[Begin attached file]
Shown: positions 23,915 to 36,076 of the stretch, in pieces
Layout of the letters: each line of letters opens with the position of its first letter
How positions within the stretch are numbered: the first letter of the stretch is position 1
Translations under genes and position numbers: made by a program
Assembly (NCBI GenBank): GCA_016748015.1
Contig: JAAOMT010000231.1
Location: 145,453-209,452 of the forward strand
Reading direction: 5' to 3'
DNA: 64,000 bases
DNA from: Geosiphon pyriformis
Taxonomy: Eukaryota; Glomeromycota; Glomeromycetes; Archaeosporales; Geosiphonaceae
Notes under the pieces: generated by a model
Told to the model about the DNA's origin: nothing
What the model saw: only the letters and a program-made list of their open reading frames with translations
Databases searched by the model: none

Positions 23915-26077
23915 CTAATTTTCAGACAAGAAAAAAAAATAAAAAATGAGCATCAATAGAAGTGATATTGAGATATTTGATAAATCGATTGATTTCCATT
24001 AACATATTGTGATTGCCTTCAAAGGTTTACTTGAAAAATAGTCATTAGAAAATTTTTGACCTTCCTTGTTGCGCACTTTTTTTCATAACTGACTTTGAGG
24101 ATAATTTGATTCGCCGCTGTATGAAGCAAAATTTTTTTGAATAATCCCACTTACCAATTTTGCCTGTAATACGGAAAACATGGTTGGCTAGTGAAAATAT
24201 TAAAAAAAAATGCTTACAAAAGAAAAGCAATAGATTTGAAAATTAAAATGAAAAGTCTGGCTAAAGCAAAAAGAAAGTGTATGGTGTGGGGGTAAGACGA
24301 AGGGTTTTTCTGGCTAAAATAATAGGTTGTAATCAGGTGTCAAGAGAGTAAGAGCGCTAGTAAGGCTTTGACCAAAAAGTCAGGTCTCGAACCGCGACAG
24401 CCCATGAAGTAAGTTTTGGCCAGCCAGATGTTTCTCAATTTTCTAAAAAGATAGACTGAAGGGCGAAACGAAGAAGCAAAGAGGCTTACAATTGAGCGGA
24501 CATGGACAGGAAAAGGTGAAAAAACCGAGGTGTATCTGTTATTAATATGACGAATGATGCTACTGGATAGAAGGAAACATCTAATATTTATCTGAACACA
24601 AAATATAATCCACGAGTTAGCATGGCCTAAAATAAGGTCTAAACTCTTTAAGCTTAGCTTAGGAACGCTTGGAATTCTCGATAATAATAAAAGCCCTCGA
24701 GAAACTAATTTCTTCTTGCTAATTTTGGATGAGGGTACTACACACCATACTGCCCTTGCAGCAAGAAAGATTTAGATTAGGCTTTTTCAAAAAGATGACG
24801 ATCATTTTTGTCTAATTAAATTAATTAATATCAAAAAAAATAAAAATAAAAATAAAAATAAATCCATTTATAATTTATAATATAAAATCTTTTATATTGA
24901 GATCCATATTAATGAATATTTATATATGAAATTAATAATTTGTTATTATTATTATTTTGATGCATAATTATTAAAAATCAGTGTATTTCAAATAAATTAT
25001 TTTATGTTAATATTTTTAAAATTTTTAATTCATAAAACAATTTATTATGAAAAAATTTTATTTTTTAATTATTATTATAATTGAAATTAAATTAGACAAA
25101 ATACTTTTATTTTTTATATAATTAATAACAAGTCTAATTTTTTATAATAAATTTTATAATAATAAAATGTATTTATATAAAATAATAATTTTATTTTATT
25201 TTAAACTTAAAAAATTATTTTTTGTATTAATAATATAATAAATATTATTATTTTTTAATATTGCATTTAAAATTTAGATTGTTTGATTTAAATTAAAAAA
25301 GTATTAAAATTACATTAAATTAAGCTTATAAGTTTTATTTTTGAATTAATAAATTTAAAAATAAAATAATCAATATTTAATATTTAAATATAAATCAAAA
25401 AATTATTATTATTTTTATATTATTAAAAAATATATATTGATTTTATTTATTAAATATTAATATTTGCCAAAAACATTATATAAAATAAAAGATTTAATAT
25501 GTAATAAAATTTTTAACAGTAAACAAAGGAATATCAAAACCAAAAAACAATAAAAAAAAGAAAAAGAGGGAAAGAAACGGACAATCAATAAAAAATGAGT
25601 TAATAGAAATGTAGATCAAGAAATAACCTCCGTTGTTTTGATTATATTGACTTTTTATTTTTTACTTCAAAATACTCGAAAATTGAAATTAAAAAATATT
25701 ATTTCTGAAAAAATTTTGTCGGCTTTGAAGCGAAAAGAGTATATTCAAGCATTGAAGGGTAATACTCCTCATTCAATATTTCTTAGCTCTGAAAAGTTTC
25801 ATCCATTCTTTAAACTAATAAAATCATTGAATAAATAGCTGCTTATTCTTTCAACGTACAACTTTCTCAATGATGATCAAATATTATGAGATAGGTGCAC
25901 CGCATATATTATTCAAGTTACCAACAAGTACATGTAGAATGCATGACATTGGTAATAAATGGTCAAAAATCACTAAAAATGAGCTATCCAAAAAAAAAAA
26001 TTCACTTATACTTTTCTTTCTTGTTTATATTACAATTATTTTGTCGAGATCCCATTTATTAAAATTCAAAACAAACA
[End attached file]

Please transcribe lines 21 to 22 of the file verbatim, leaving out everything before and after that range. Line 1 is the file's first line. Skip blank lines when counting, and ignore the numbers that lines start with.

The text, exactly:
24301 AGGGTTTTTCTGGCTAAAATAATAGGTTGTAATCAGGTGTCAAGAGAGTAAGAGCGCTAGTAAGGCTTTGACCAAAAAGTCAGGTCTCGAACCGCGACAG
24401 CCCATGAAGTAAGTTTTGGCCAGCCAGATGTTTCTCAATTTTCTAAAAAGATAGACTGAAGGGCGAAACGAAGAAGCAAAGAGGCTTACAATTGAGCGGA